Crys the Doula

Your birth matters.

How mainstream life makes parenting harder

A friend’s post on facebook prompted this ramble. She asked what help could be given to parents of young children to make life easier. Well, that’s a paraphrase but it gets to the meat of what I want to discuss.

One glaring, painful problem in America is lack of TIME OFF. The United States is failing at giving people personal, recuperative time in general. LOOK! And it is even worse when a child is born or adopted. There is both physical and mental necessity for BOTH parents to have some time off and not fear retribution from employers. A mother is wired to be with her infant and vice versa, particularly for the first six months. This is not to discount the role of the father, as the child benefits from his presence as well, but in a different way. Sweden has pretty amazing system in place: AWESOME

This leave helps promote breastfeeding which benefits the baby and the mother. By not having the pressure to immediately return to work, there is a space for the mother and baby to learn each other and get into a rhythm with nursing before a bottle HAS TO be introduced. The financial hardship the U.S. system creates for employed mothers is unhealthy. There are a lot of ways that affects parental health which I won’t fully delve into now. The ability for the father to bond with the baby and assist the mother is priceless.

Another benefit to parental leave is SLEEP FLEXIBILITY. I can’t even count the number of families I have counseled on sleep deprivation and mental health over the last several years. Babies are almost always active at night as that is when mom is usually calm. Mom’s movements lull baby during the day. So, many babies are born with a schedule opposite to that of parents. Having a set schedule, like going to work, makes getting sleep much, much harder. I teach my clients to live on a 24 hour clock in the beginning as opposed to a day/night cycle that is more common. This is optimal for the health of the family, especially the first six weeks. Freedom to adapt to the baby’s rapidly changing schedule in the first weeks of life is far too rare in the U.S. and it is EXTREMELY rare for both parents to have this time. If one parent resumes a day/night schedule for work and the other is still caring for the infant on a 24 clock, it puts strain on the relationship.

Breastfeeding support in the workplace and education of the general population is another great way to help. Understanding the importance of breastfeeding and the multiple benefits for mother and child (not just infants) will help ease pressure on mothers. Having support is crucial for breastfeeding success. From when a mother returns to work until the child is one, she is supposed to be given access to a clean, private space for pumping that IS NOT a bathroom. This is not the case in many instances. Some mothers and some employers aren’t aware of this. In other cases it can be circumvented either by loophole or what comes down to stress management. Mothers will end up giving up pumping to avoid the enormous stress created by pumping in a hostile environment.  Some workplaces have programs that allow infants on site from return of maternity leave until 6 months to help facilitate breast feeding. While not possible in all environments, it does allow a healthier transition back to the workforce for both mother and baby. We need more of those options.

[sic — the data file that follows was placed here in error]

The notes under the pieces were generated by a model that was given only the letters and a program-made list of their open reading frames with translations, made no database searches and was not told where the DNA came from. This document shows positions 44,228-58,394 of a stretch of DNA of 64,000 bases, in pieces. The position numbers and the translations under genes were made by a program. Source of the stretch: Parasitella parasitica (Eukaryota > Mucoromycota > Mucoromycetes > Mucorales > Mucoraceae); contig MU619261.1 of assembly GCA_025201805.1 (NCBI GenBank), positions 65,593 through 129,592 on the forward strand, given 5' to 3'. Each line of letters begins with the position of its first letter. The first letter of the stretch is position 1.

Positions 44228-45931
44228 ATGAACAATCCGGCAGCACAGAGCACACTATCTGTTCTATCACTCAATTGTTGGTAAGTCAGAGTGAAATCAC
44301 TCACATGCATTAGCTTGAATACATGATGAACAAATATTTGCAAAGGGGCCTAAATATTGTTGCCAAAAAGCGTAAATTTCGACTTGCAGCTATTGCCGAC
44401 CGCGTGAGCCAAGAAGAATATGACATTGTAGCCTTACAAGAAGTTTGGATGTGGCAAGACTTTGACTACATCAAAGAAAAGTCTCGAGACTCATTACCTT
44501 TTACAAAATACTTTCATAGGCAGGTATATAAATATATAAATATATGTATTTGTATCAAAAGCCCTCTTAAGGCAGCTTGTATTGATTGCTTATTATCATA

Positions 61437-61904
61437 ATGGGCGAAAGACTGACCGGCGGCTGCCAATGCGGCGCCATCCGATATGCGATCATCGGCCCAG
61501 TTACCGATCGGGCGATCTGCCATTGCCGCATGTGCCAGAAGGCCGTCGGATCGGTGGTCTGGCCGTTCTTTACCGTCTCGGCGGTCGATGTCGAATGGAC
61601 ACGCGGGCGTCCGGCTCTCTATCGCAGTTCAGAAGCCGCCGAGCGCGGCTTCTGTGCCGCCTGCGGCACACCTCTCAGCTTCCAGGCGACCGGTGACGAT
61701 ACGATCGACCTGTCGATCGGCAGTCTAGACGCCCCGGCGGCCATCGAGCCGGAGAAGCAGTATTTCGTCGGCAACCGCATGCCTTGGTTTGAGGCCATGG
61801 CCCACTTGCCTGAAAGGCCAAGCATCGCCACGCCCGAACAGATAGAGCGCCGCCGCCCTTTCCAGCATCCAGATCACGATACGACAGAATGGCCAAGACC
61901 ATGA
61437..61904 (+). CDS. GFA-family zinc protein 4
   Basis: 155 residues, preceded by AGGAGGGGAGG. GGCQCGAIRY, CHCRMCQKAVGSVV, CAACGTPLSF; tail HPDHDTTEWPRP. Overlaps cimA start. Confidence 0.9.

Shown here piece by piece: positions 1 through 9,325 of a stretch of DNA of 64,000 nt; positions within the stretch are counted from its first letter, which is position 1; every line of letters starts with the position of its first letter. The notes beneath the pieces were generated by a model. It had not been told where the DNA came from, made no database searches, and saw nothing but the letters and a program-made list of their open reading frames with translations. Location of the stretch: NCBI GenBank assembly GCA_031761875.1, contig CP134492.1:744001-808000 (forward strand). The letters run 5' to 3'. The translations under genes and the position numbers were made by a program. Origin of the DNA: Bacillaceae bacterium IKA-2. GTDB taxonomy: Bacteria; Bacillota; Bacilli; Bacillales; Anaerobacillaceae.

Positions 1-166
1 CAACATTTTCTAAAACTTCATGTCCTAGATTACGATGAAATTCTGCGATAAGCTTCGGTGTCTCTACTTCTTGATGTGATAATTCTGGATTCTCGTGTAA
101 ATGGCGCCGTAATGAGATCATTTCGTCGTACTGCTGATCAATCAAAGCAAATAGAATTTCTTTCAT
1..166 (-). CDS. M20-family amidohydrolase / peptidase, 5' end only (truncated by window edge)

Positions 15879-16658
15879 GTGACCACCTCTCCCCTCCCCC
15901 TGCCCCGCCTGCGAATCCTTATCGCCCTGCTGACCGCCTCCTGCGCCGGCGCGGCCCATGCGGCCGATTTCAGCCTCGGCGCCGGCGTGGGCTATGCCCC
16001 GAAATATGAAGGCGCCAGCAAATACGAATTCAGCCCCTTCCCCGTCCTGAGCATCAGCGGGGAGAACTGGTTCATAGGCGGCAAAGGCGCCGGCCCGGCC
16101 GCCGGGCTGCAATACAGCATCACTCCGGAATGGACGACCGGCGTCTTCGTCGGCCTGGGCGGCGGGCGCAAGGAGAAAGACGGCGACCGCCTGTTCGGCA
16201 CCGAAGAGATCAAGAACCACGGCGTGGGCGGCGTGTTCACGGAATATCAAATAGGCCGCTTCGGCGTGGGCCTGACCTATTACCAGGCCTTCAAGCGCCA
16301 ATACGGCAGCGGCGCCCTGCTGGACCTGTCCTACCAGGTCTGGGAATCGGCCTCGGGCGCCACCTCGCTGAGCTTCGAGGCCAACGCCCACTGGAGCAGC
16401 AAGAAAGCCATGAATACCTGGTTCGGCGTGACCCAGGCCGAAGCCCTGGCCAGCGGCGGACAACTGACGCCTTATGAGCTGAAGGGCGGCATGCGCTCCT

Parenting resources and support groups should be available and publicized. Gentle parenting, child development and psychology, and mental health programs can help parents find ways to find their own way with their individual circumstances. A lot of what makes the first few years of parenting so hard is not knowing where to go for answers. Daily stresses in the adult world affect the way we parent our children and can create vicious cycles of destructive behavior.

The current culture in the United States has compartmentalized knowledge and severed connections that used to flow freely in close communities with strong family centers. Families used to have multiple generations around to help when a new baby came and then continued involvement throughout parenting that child. The safety created in that situation in addition to the narrative passed down by way interaction is lost to most. Many people live far away from their families and do not discuss or model behaviors of birth and parenting for future generations.

We need to slowwwwwww dowwwwwwwwn and appreciate the changes that happen to families when a child is born. Yes, you childless folks too. It improves the overall health of the community by supporting the parents. This, in turn, creates happier, healthier children which also benefits us all.

For brevity, I made lots of references to parents and breastfeeding. I need to note that not all mothers can or choose to breastfeed. I pass no judgement on that here. I also know that not all babies are born to couples. Those single parents and their babies need even more support to be healthy. More support, less judgement, better outlooks all around!

PS: I am sure I will have more to add, but at least this is a start!


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